First, let me start with The Curse of Knowledge https://en.wikipedia.org/wiki/Curse_of_knowledge which can be summarized as:
"Once you get something, it becomes hard to think how it was to be without it".
I assume that all of you know difference between decode() and encode(), so you're cursed and therefore think that getting that right it is just a matter of reading documentation, experience and time. But quite a lot of had passed and Python 2 is still there, and Python 3, which is all unicode at the core (and which is great for people who finally get it) is not as popular. So, remember that you are biased towards (or against) decode/unicode perception.
Now imaging a person who has a text file. The person need to process that with Python. That person is probably a journalist and doesn't know anything that "any developer should know about unicode". In Python 2 he just copy pastes regular expressions to match the letter and is happy. In Python 3 he needs to *convert* that text to unicode.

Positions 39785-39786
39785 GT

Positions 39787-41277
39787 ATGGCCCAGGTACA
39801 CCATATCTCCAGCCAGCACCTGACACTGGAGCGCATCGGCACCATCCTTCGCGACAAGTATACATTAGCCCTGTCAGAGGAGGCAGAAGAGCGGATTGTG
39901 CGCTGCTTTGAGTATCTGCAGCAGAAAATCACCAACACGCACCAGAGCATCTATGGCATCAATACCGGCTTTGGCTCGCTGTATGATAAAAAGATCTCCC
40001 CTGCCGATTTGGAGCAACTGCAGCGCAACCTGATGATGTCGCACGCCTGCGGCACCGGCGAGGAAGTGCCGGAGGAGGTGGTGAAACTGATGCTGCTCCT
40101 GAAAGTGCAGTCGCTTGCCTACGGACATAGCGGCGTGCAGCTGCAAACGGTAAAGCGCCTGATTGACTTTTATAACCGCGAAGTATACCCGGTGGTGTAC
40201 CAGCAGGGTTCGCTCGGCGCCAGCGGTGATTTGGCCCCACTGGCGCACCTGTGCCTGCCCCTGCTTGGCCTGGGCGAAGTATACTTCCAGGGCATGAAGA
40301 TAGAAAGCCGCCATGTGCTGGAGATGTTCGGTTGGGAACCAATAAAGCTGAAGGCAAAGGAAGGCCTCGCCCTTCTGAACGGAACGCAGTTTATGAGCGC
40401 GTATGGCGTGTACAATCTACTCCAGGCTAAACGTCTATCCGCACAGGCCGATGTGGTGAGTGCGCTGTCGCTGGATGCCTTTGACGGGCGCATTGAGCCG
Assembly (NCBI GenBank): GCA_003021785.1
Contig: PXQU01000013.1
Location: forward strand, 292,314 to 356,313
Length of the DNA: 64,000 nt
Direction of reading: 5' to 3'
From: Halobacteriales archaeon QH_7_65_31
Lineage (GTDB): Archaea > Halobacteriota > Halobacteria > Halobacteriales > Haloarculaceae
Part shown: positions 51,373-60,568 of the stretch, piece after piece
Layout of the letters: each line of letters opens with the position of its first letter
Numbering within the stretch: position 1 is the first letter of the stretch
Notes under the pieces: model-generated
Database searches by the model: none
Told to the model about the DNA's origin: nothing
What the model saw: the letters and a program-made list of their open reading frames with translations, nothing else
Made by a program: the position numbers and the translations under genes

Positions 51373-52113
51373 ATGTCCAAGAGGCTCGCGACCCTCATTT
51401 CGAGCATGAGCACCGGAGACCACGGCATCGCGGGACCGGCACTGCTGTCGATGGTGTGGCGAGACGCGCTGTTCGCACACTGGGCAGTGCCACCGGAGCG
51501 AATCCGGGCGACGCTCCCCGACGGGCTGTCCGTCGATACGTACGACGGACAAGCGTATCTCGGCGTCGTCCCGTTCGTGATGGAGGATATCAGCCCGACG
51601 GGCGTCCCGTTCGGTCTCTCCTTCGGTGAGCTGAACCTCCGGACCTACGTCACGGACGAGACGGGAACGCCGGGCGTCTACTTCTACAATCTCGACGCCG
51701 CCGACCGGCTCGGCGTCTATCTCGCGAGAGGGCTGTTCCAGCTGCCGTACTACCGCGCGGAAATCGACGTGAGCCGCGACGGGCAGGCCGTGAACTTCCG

Then he tries to read the documentation, it already starts to bring conflict to his mind. It says to him to "decode" the text. I don't know about you, but when I'm being told to decode the text, I assume that it is crypted, because I watched a few spy movies including ones with Sherlock Holmes and Stierlitz. But the text looks legit to me, I can clearly see and read it and now you say that I need to decode it. You're basically ruining my world right here. No wonder that I will resist. I probably stressed, has a lot of stuff to do, and you are trying to load me with all those abstract concepts that conflict with what I know. No way! Unless I have a really strong motivation (or scientific background) there is no chance to get this stuff for me right on this day. I will probably repeat the exercise and after a few tries will get the output right, but there is no chance I will remember this thing on that day. Because rewiring neural paths in my brain is much harder that paving them from scratch.